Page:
Last Updated Feb 25, 2010 3:00 PM EST
A new report from the Center for Studying Health System Change found that large, consolidated healthcare systems in California have used their market clout to charge private insurers much higher rates insurers than individual hospitals or physician groups could get on their own. Some healthcare providers are being paid twice what Medicare pays on a per-unit basis.
Says Robert Berenson, the study's lead author:
Provider market power is the elephant in the room that no one wants to talk about in the national health care reform debate.Of course, it's not exactly news that when hospitals and physician networks get bigger, they have more market power and can obtain higher rates. But the researchers found that this was a pattern across all of the communities they studied. What's more, providers considered essential to a health plan network -- such as smaller, specialized hospitals and big independent practice associations -- could generally get what they wanted. The only factors that deterred California providers from demanding even more, the researchers found, was competition from Kaiser Permanente, the big non-profit HMO, and the fear that local employers couldn't pay the freight.
This phenomenon is not confined to California. Last year, the Boston Globe ran a three-part series describing how elite Boston hospitals drove up healthcare costs in Massachusetts by playing hardball with insurers.
The HSC findings, released in the midst of President Obama's healthcare summit, have major implications for reform. For one thing, they show the need for systemic restructuring to contain costs. Capping insurance premiums by government fiat won't do it. Also, the study indicates that while it makes sense to have hospitals and physicians collaborate to improve quality, closer ties between these providers may result in higher insurance rates, as they have in California. Unless a market mechanism can be found to deal with this issue, the authors indicated, there may be no alternative to government-imposed price controls on providers.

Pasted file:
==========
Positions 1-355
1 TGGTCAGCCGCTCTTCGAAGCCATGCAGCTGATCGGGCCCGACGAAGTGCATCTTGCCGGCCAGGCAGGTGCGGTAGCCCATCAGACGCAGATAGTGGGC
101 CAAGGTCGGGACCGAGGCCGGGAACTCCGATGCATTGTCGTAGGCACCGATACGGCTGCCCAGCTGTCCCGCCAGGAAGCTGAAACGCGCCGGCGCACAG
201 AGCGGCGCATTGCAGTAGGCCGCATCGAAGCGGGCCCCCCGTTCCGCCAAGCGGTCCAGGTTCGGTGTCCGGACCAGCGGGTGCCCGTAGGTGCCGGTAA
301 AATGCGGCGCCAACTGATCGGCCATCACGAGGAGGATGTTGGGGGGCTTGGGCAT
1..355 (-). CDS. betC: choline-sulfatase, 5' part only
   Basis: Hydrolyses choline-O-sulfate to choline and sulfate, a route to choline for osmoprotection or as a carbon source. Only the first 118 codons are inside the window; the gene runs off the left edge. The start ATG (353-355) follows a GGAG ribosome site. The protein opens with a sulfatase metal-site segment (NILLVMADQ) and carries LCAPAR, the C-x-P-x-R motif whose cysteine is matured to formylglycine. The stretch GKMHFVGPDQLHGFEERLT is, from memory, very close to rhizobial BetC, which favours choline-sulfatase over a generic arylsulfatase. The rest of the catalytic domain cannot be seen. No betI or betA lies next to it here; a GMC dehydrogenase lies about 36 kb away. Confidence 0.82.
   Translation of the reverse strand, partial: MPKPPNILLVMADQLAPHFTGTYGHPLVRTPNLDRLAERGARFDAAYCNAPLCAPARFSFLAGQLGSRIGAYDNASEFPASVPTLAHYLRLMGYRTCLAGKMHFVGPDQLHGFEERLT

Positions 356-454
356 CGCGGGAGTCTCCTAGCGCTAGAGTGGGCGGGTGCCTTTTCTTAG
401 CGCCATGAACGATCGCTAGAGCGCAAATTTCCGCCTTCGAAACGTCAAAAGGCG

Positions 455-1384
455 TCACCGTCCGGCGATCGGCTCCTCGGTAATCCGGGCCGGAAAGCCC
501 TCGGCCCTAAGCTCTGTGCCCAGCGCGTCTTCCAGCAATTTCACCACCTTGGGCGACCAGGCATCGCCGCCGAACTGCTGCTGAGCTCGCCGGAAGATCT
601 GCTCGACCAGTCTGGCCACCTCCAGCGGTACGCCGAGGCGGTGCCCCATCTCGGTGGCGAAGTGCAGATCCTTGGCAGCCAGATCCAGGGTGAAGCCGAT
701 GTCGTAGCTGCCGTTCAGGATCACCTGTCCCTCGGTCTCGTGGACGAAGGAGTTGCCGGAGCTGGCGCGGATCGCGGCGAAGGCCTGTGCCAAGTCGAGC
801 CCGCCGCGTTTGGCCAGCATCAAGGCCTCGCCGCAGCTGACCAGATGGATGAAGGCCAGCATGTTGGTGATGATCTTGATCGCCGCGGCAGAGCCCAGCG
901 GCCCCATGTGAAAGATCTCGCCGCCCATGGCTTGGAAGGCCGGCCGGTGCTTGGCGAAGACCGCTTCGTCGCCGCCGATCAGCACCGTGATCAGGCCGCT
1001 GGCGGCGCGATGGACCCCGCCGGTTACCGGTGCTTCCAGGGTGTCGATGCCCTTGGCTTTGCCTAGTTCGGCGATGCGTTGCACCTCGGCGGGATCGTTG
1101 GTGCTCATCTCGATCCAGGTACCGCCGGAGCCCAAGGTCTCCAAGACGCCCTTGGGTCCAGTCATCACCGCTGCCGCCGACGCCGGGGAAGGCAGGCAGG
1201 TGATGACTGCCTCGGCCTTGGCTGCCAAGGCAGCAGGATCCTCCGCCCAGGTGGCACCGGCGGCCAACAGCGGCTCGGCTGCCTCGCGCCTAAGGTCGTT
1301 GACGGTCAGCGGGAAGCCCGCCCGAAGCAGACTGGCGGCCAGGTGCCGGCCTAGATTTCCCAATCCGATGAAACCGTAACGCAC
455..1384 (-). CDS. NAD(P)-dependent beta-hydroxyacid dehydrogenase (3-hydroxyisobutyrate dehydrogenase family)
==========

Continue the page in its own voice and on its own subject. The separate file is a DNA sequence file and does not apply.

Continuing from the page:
Meanwhile, insurance companies continue to draw attacks from every quarter -- particularly from hospitals and doctors, unsurprisingly enough. The AMA released its annual report on the consolidation of insurers, noting that in 24 of the 43 states it studied, the two largest insurers had a combined market share of 70 percent or more. Last year, that was true in just 18 of the 42 states studied, the AMA said.
AMA President James J. Rohack argues that the growing market dominance of the big insurers produced higher premiums without increased consumer benefits, and called for Congress to bring insurance companies under federal antitrust laws without delay. But it's unlikely that that would have the slightest effect on costs; in fact, having more plans in a market might mean they would all have to pay doctors and hospitals more.
So, if physicians and hospitals are as guilty as insurers, why isn't that part of the debate? When experts as prominent as Berenson (a former high-ranking Medicare official) and coauthor Paul Ginsburg (former executive director of the Medicare Payment Advisory Commission) say this is a problem, why aren't policy makers listening? The short answer is "politics." It's a lot easier for politicians to accuse a multi-billion-dollar, profit-making company like WellPoint of screwing up health care than to say that it's the fault of your doctor and your hospital. But in this case, all parties -- including patients who demand more care than they need -- are really to blame. Until everyone admits this, we'll continue spinning our wheels.
Image via Flickr user brykmantra, CC 2.0